Dental Glossary

published December 4th, 2008

What is a bridge?

A bridge is a way of replacing a missing tooth, unlike a denture it cannot be removed for cleaning. It allows us to fill in the space. To use it, however, we must “file” down the teeth on each side to let it hold on to something. The extra tooth connects to both of the filed down teeth. We use a cement to hold it in place and create a good seal. Bridges are more often than not tooth coloured, a “porcelain” is baked onto a precious metal sub structure.

What are models?

A model is made by pouring plaster of Paris into an impression of the patient’s mouth, it helps the dentist decide how to plan the patient’s treatment. They are referred to as “study” models or dental “casts”.

What is Orthodontics

Orthodontics is that aspect of Dentistry involved in monitoring and correcting the position of the teeth and jaws. Treatment will involve fixed or removable braces.

What is a filling?

Fillings are traditionally made out of metal. We call it amalgam, a mixture of silver, copper, mercury and various other metals. We remove the decay from the tooth, then create a way that the tooth can physically hold the filling in place. We then restore it with amalgam, which starts out moldable and becomes very hard in a matter of minutes! Controversy surrounds the use of amalgam since it contains mercury, however, studies that hold scientific repute fail to support the claims that amalgam is harmful.

White fillings, or composites, are used in some cases. They look much better and do not contain any mercury. However, to date they are much less durable, especially on your back (or posterior) teeth and are prone to recurring decay. Technology continues to press forward and they someday may be as strong as amalgams!

What is root canal treatment?

Root canal treatment , or Enodontics, is often a pain-free procedure. We carry out root canal treatment to remove either a diseased or necrotic (dead) pulp out of the tooth’s root, allowing a tooth to be saved which otherwise might have been extracted. The pulp is the conglomeration of nerves and capillaries in the tooth. To do this we must get to the pulp by making a hole in the top of the tooth. This way we can use our instruments to clean out the tooth’s sick inside.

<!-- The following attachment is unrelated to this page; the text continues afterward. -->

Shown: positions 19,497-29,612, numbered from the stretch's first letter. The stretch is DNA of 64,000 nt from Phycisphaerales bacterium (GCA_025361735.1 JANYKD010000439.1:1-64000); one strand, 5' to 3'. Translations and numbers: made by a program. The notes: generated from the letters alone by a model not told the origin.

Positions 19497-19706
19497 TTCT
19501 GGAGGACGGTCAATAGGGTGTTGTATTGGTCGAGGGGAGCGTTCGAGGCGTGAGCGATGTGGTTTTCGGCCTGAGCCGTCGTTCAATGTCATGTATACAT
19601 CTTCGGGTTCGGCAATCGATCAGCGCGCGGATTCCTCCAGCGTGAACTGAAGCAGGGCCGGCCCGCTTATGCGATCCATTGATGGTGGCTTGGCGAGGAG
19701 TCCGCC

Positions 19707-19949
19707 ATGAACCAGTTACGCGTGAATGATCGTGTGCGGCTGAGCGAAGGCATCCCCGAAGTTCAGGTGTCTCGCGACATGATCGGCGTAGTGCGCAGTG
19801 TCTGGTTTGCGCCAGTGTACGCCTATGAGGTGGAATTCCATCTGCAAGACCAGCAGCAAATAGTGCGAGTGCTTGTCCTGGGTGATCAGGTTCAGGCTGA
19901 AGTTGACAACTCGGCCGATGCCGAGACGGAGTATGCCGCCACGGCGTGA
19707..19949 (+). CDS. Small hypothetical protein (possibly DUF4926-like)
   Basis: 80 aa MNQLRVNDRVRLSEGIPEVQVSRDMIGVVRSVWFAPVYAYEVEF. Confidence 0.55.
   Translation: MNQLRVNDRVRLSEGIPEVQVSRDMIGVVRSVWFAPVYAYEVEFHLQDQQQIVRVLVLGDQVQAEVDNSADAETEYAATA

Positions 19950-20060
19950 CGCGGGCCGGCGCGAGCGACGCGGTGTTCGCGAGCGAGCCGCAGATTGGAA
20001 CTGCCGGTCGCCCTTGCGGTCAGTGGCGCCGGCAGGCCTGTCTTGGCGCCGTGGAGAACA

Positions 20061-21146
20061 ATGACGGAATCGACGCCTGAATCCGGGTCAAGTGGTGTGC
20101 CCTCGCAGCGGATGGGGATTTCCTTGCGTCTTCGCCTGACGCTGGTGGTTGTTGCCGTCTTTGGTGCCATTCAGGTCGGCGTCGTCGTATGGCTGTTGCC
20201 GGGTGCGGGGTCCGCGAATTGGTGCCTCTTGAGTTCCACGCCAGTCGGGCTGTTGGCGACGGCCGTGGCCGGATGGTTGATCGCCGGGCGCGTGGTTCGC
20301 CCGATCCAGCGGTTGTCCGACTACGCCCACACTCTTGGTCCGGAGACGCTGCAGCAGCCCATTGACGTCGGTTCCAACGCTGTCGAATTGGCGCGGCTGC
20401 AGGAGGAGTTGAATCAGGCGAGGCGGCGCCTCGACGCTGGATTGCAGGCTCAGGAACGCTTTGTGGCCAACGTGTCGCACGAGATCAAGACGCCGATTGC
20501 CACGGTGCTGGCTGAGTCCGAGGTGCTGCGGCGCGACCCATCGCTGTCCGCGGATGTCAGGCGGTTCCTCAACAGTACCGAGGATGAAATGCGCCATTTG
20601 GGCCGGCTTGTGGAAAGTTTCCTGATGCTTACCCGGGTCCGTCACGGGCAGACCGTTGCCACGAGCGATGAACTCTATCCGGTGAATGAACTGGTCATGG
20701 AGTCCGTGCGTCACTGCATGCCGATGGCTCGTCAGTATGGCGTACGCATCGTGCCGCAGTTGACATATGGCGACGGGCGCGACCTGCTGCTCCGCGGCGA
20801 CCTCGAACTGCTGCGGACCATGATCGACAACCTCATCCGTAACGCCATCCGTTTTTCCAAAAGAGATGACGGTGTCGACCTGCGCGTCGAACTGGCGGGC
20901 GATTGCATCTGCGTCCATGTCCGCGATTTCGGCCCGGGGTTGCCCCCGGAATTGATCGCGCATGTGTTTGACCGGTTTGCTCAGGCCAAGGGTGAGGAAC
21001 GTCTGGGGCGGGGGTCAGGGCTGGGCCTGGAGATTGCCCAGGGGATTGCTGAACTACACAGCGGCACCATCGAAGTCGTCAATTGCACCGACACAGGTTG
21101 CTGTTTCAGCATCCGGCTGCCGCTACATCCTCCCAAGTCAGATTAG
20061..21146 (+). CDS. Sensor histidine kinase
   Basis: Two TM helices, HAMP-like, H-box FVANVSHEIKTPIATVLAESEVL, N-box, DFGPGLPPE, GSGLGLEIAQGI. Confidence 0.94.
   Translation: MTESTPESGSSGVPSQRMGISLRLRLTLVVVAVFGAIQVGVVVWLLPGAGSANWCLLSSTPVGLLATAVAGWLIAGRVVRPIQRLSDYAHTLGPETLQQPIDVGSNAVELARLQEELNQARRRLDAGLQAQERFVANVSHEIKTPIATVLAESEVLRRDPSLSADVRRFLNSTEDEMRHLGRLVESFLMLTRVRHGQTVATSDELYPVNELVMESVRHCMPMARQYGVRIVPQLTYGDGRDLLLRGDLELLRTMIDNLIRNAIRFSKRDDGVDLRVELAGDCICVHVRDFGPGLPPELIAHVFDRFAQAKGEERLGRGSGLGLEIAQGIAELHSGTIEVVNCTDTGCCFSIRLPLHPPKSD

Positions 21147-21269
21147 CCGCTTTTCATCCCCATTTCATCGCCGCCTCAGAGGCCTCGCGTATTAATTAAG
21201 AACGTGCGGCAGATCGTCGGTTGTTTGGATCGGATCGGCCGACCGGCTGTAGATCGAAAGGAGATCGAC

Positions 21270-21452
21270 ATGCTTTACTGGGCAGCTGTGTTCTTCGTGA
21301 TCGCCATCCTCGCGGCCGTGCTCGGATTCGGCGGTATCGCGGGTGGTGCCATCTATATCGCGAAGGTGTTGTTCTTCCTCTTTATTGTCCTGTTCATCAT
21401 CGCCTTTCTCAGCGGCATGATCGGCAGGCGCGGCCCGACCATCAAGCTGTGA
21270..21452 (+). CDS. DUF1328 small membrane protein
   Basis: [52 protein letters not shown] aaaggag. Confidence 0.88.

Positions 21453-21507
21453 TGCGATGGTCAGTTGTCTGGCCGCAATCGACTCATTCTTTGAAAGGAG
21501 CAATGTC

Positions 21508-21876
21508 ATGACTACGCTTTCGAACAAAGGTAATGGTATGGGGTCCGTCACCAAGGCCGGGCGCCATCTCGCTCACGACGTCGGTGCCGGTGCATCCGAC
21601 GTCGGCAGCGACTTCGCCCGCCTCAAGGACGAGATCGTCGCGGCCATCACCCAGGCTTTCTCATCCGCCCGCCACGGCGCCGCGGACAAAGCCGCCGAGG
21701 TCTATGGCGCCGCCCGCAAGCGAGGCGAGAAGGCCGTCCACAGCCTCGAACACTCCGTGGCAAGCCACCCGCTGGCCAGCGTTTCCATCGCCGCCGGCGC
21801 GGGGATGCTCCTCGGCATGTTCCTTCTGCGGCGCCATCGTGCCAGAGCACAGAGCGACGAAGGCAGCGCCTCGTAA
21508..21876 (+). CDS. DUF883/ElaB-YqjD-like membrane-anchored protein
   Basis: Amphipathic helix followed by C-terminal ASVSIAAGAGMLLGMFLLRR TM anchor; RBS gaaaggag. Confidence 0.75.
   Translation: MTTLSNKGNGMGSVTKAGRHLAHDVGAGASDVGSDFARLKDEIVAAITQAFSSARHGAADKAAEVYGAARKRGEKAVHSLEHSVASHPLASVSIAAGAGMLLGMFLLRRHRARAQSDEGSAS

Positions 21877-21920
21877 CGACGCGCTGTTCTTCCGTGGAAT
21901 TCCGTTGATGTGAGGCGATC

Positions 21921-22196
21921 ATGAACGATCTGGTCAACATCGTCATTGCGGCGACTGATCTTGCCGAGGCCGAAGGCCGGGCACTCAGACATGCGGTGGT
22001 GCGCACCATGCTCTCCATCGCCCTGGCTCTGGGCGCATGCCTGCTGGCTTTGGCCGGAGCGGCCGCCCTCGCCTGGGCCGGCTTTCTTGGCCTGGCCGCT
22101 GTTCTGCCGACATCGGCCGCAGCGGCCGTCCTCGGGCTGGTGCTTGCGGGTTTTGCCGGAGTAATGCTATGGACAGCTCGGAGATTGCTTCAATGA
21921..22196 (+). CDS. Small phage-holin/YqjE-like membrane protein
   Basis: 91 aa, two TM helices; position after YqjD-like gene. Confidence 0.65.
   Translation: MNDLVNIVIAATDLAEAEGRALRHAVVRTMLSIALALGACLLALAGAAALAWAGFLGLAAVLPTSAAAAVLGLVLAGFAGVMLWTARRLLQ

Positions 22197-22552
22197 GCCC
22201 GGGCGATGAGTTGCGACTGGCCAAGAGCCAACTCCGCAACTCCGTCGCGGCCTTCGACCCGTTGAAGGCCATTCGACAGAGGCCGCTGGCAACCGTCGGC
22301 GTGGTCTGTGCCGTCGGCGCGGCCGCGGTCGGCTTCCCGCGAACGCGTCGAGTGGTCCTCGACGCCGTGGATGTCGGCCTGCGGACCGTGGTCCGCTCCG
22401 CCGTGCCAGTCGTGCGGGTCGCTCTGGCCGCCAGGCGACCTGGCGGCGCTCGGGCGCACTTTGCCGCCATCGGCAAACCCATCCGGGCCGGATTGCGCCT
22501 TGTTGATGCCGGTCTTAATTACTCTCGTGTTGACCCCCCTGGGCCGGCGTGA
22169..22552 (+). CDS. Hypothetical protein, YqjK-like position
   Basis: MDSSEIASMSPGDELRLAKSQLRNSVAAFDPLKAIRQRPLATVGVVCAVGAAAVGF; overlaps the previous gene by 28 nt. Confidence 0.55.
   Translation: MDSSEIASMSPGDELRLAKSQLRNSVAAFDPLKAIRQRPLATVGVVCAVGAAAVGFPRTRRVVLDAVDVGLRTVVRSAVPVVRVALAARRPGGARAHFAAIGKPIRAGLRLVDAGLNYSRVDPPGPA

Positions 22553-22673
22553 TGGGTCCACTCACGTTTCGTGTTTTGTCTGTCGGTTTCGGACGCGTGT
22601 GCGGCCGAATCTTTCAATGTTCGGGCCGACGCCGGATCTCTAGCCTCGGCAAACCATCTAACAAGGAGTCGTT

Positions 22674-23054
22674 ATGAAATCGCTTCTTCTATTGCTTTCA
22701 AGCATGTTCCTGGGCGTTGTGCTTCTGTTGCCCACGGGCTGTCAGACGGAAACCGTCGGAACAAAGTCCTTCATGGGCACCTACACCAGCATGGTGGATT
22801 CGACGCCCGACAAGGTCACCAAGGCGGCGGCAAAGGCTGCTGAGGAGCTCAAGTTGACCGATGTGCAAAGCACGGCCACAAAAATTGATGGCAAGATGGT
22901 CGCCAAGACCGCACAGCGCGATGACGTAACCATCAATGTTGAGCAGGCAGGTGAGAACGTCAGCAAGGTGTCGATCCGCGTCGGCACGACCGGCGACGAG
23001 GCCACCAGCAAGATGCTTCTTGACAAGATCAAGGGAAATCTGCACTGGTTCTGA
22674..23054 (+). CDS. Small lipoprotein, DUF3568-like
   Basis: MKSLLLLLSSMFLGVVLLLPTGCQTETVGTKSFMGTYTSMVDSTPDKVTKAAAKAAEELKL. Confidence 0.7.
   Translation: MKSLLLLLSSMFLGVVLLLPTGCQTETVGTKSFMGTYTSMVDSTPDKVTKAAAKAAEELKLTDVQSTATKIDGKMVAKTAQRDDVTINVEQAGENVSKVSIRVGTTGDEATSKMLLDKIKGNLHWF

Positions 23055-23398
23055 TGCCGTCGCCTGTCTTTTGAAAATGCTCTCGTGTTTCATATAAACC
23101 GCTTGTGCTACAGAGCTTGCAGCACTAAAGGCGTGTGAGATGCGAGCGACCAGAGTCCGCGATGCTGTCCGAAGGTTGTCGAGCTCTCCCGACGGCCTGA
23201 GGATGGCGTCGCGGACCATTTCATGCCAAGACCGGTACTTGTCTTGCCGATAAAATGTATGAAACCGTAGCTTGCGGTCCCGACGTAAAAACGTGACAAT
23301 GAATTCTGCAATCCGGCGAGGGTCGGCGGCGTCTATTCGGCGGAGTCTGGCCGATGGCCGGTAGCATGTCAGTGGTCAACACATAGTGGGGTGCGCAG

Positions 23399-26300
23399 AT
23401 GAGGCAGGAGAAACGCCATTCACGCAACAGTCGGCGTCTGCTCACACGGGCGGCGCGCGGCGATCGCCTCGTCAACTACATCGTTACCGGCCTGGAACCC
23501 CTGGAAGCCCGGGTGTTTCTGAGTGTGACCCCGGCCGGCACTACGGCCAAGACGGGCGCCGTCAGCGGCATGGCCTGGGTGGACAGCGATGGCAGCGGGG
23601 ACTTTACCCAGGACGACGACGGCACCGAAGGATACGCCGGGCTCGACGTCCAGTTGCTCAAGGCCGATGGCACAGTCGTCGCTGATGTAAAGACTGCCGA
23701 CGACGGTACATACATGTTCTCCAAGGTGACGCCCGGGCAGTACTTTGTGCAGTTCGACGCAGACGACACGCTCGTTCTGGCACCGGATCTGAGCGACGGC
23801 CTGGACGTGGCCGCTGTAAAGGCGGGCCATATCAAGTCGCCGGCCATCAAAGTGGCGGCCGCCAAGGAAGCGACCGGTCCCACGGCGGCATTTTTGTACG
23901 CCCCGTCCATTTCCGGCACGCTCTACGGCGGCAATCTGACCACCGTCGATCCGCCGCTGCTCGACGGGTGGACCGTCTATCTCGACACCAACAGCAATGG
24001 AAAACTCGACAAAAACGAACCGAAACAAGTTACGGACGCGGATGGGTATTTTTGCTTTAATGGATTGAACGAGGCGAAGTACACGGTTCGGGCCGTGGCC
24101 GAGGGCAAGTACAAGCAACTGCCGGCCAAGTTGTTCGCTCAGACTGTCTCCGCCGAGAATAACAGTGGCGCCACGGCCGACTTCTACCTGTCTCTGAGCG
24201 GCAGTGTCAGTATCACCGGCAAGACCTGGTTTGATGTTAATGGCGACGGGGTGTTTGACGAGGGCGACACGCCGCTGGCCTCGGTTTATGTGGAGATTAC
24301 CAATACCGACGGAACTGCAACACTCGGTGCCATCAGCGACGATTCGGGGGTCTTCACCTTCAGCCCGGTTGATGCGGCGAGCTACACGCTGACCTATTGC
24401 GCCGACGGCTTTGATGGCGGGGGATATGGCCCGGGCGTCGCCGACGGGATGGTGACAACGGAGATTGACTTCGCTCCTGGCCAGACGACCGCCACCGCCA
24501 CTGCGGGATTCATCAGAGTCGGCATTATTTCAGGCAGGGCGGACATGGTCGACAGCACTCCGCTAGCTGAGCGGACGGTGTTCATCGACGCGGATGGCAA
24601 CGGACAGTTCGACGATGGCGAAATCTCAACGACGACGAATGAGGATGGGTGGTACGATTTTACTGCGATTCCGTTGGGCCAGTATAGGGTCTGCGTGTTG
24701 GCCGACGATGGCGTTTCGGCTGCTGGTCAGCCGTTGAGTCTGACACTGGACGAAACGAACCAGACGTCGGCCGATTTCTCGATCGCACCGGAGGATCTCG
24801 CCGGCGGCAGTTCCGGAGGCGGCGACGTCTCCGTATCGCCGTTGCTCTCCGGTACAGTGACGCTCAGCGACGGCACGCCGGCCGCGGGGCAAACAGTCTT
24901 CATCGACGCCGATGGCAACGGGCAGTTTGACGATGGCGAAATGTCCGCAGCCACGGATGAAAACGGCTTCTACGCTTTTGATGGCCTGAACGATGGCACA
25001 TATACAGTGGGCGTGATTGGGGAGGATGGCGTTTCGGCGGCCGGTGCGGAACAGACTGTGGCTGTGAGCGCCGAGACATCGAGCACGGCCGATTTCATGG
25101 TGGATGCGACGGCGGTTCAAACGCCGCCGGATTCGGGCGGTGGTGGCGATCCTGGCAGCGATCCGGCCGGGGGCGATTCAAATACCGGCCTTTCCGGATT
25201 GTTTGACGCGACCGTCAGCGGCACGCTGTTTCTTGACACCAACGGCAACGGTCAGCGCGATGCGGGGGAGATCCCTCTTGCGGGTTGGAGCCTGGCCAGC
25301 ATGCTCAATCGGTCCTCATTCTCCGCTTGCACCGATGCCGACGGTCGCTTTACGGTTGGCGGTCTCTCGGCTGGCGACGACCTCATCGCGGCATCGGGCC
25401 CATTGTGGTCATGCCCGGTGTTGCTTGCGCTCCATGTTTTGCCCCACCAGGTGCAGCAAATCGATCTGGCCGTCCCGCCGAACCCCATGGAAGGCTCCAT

We then fill it with a material called gutta-percha which helps seal off the canal. The tooth can then be restored with a filling or a crown depending on the situation.

What is a partial?

In situations where teeth are missing we can also use a Removable Partial Denture. This appliance is not as involved as a bridge and does not require any drilling. It is usually used when the space without teeth is too large for other treatments. The “partial” as they are called, locks into place sometimes with its metal clasps. It has an acrylic or chrome cobalt backbone.

The teeth are the same kind used in full dentures.

What is a Crown ?

Crown  treatment is a long-term method of replacing missing teeth. A crown is placed over an individual tooth, (somewhat like a thimble over your finger) where there is no longer sufficient tooth structure left to place a filling. The crown can either be tooth coloured or be made of “White” or “yellow” gold.

What is a Full denture?

A full (or complete) denture is where there are no natural teeth left and so the denture has a full set of teeth.

What do Panoramic x-rays look like?

This type of x-ray is also called an OPG OPT or DPT.

The machine spins around your head to get the “big picture.” Dentists use this radiograph (as we call it) for several things. They are excellent for taking teeth out and for preliminary diagnosis of many conditions. We can use them to get a good overview of the amount of bone support your teeth have. We can evaluate the sinuses and screen for a variety of pathological conditions that can occur in both the upper and lower jaws.

Panoramic radiograph of jaws and teeth. Healthy dentition with many filled teeth; three wisdom teeth and one molar tooth in the left lower jaw (d 36) have been extracted. Maxillary sinuses and temporomandibular joints are also visible.

What is a periapical x-ray ?

This type of x-ray is the size of a postage stamp and is used for diagnosing specific conditions on or around a tooth such as cavities or bone loss caused by periodontal disease. With these we can often also see bone loss caused by a sickness within the tooth. Existing dental work can also be evaluated.

What is a gumshield?

Also known as a mouthguard this is a piece of plastic that protects the jaw from external injuries.

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